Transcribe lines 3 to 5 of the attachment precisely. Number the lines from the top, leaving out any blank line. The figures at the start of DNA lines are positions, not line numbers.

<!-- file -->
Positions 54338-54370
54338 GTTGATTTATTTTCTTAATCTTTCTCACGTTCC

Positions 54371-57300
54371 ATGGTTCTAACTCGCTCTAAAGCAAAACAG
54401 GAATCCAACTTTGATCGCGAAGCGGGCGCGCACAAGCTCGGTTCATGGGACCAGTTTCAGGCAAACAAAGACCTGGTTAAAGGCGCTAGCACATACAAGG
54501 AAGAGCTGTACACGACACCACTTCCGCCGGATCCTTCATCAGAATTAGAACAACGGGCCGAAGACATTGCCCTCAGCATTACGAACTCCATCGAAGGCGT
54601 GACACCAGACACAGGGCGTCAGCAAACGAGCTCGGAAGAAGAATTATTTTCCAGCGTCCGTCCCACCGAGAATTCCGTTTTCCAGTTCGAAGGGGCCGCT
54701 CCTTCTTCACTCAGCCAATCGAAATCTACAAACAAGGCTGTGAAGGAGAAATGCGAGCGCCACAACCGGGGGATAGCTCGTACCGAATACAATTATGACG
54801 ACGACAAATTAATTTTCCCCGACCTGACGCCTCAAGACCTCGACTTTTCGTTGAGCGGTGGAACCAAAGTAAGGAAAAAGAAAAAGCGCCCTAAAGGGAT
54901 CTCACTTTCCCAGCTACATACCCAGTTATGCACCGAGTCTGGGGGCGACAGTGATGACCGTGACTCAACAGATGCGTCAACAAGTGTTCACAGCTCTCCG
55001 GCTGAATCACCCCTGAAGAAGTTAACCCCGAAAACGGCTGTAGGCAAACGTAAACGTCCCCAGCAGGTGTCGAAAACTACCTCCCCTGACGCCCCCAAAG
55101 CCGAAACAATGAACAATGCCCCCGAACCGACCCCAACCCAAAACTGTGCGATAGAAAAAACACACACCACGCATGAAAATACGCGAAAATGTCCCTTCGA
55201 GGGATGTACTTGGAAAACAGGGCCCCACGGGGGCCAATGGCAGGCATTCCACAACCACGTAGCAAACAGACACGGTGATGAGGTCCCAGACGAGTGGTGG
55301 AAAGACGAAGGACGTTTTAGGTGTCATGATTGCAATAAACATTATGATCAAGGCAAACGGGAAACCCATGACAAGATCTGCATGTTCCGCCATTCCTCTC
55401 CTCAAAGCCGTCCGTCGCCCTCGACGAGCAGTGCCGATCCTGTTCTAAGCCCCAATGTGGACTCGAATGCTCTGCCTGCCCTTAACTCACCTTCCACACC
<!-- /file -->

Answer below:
Positions 54371-57300
54371 ATGGTTCTAACTCGCTCTAAAGCAAAACAG
54401 GAATCCAACTTTGATCGCGAAGCGGGCGCGCACAAGCTCGGTTCATGGGACCAGTTTCAGGCAAACAAAGACCTGGTTAAAGGCGCTAGCACATACAAGG